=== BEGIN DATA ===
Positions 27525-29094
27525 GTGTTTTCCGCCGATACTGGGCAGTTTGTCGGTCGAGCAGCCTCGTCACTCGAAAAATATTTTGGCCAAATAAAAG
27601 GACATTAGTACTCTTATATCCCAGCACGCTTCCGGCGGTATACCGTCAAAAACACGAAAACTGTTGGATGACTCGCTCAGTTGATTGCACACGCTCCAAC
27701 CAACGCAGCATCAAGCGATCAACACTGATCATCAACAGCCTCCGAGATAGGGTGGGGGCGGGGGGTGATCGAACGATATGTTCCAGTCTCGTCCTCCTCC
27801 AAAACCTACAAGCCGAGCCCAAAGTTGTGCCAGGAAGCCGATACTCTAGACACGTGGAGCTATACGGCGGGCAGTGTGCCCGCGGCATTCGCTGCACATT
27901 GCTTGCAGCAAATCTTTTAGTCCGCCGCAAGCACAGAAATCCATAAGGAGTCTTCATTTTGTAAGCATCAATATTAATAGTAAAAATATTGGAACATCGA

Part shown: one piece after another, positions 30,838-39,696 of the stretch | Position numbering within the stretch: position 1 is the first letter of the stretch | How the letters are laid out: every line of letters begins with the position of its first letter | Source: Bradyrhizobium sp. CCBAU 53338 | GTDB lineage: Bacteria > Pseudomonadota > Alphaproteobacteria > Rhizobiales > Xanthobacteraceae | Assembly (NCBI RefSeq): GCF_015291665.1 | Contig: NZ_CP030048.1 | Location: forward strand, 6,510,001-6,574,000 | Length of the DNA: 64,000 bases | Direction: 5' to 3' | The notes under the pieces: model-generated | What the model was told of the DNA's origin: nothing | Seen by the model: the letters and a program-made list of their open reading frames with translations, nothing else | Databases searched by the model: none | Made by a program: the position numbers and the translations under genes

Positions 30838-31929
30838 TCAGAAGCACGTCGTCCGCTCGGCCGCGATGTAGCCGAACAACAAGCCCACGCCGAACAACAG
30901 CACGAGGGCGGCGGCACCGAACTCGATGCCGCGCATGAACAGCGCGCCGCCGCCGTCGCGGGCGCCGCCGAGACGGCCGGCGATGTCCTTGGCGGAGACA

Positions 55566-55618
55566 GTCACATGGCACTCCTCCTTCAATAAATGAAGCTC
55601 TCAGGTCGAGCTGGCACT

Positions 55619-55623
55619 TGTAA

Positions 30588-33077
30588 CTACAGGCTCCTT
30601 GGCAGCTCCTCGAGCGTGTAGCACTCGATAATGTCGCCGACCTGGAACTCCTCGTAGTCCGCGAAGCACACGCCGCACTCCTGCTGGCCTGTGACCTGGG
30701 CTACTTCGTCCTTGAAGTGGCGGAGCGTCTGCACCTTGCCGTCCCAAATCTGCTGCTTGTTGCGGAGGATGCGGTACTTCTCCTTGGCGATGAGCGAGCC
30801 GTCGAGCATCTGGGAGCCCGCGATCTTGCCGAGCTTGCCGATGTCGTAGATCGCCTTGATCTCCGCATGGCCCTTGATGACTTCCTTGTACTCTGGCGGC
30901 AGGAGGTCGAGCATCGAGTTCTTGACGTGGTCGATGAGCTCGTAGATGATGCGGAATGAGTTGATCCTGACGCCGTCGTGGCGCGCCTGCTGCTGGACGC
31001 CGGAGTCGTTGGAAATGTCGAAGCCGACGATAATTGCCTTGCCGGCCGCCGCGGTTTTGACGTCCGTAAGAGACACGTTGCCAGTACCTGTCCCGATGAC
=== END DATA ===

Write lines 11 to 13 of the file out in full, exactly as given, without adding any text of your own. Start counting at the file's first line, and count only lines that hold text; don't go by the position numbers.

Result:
Positions 55566-55618
55566 GTCACATGGCACTCCTCCTTCAATAAATGAAGCTC
55601 TCAGGTCGAGCTGGCACT